Two new wireless technologies are offering potentially important advantages for the audiovisual industry. 5G and Wi-Fi 6 have slowly become released and used over the past year. These technologies will both continue to spread in 2020 and beyond.
Many of us have likely heard of 5G as it’s been regularly in the news over the past year. Let’s take a moment to clarify the differences between it and what most of us are currently using, 4G LTE. We will start with the terminology. The G simply stands for the generation of the technology. 4G is the fourth generation and 5G is the fifth. For technical, financial and logistical issues, most cellular changes take a longer time to fully saturate the market (if they ever do). This is the situation with 4G, and why the LTE (long-term evolution) was added to the end. In many cases, true 4G speeds were never actually reached by most devices, thus the LTE designation. Some carriers now refer to “LTE advanced,” which is actually the initially promised 4G technology. The carriers fear that simply referring to 4G would scare off customers, thinking it was a downgrade from LTE.
The most publicized change with 5G, and therefore the one that most have heard about, is the speed difference. 5G has the specifications to have a download speed of 20 Gbps compared to 4G that has a specified download speed of 16 Gbps for a stationary device. Of course, this all is dependent on coverage, number of people on the network and how your device connects. Also, as we experienced with 4G, it takes a long time for the equipment that transmits these signals to be upgraded, and for devices to be available to take advantage of it. The first changes will come to high population areas and then move out to more rural areas. We should not expect to see nationwide saturation of 5G for years to come.
For those of us in the AV industry however, speed is not the only important factor. Latency, connection density and traffic capacity are also significant differences. The latency for 5G has the specifications to drop to 1 millisecond. Compared to the current 4G latency of 50 milliseconds, this may very well be the most significant spec for the AV industry. Being able to carry audio, in particular, over this type of signal with almost non-existent latency will develop many new possibilities. There is also a change in the way the signals are sent. Two techniques are MIMO (multiple-input, multiple-ouput) and beamforming. MIMO allows for a five-times increase in the number of antennae at one 5G base station, while beamforming allows for a “direct” connection with each user that ensures that they are getting consistent speeds and connections. This matters for when we are designing rooms (or stadiums) that are going to be holding a lot of people. Currently, we can’t expect strong, consistent signals in those areas, but 5G will change that for us. The possibilities of audience interaction via the network will become more consistent and reliable, thus increasing our ability to use interactive technologies.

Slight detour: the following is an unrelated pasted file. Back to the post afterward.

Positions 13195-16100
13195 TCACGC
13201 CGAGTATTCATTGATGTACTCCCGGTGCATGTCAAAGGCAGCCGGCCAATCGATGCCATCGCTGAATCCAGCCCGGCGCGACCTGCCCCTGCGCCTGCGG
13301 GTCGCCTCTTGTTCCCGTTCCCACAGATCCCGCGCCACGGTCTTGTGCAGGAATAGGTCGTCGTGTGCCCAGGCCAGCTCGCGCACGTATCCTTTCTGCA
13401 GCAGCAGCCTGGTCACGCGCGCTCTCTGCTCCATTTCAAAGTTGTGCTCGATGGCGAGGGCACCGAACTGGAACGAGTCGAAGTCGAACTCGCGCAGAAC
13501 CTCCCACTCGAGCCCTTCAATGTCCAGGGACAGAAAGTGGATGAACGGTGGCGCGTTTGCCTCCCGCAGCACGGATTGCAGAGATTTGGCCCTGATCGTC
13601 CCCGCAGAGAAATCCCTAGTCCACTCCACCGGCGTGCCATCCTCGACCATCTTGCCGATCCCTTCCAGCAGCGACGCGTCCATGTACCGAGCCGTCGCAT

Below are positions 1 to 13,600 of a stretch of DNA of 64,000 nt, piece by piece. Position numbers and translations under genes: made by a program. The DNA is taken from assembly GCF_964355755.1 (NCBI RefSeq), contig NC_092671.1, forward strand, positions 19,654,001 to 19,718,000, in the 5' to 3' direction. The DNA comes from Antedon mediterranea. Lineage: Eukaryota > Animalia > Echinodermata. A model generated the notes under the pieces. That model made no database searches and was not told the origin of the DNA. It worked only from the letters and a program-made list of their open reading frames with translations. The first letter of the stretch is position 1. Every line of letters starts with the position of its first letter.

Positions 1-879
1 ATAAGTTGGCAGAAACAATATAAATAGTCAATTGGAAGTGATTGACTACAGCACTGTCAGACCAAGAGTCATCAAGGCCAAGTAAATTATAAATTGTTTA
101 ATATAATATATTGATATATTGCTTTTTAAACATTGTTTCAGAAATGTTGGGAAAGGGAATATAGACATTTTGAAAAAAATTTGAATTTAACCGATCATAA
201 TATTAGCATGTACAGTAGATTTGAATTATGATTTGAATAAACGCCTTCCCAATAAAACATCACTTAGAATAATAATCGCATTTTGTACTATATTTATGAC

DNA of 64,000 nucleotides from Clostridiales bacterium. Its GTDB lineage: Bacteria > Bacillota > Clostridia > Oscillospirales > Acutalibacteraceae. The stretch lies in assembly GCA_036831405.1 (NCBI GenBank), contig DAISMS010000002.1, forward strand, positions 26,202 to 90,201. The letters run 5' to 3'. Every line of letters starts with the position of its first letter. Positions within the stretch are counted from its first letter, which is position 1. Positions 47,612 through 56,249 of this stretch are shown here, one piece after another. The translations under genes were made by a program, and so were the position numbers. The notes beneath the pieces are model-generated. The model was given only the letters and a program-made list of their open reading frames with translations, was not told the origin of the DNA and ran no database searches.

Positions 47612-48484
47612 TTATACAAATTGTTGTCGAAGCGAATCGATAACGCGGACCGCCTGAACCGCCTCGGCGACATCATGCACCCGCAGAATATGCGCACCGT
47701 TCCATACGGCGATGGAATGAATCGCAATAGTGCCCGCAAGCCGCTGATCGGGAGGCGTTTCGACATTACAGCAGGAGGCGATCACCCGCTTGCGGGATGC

At the same time that 5G is starting to be available in some markets, so is Wi-Fi 6. Again, a quick primer on the naming. Wi-Fi revisions used to be coded by a letter. Remember 802.11a? Well, there were so many revisions that they wrapped right around the alphabet and things became very confusing. Is 802.11n faster than 802.11ac? (It’s not.) So, the Wi-Fi Alliance decided to group together various versions of Wi-Fi under a number system, like we see in cellular speeds. Wi-Fi 6 is the latest version and some devices have started implementing the technology, even though the official certification program was only announced a couple weeks ago. Wi-Fi 6 also uses MIMO, allowing for more devices to be connected and more data to be transmitted.
5G and Wi-Fi 6 hold promise beyond speed increases. One particular specifications for future versions include high precision tracking within a one-meter accuracy. Think of this with tracking cameras, opening and closing mics as needed, lighting controls and of course, targeted advertisements on digital signage. We used to talk about environmental controls customized to specific people. However, that always required them to have some type of beacon with them at all times. With these releases that beacon becomes their phone, a device they already have with them at all times.
A series of changes also assist with a decline of power consumption. This decrease affects not only user devices, like a phone, but more importantly, sensors and other similar IoT devices. Think of devices that run on batteries, but you would want that battery to last a long time. Also, a consideration here are devices that don’t currently run on batteries, but use very little power and could run on batteries in the future.
It is true that like every technical change, these changes will not happen overnight. In the case of 5G in particular, some are saying that it could be five to 10 years before we see the full effects of the technology in a majority of the country. That’s understandable and likely, but must not prevent us from forward and creative thinking about how 5G and Wi-Fi 6 will change the experiences of our clients and users.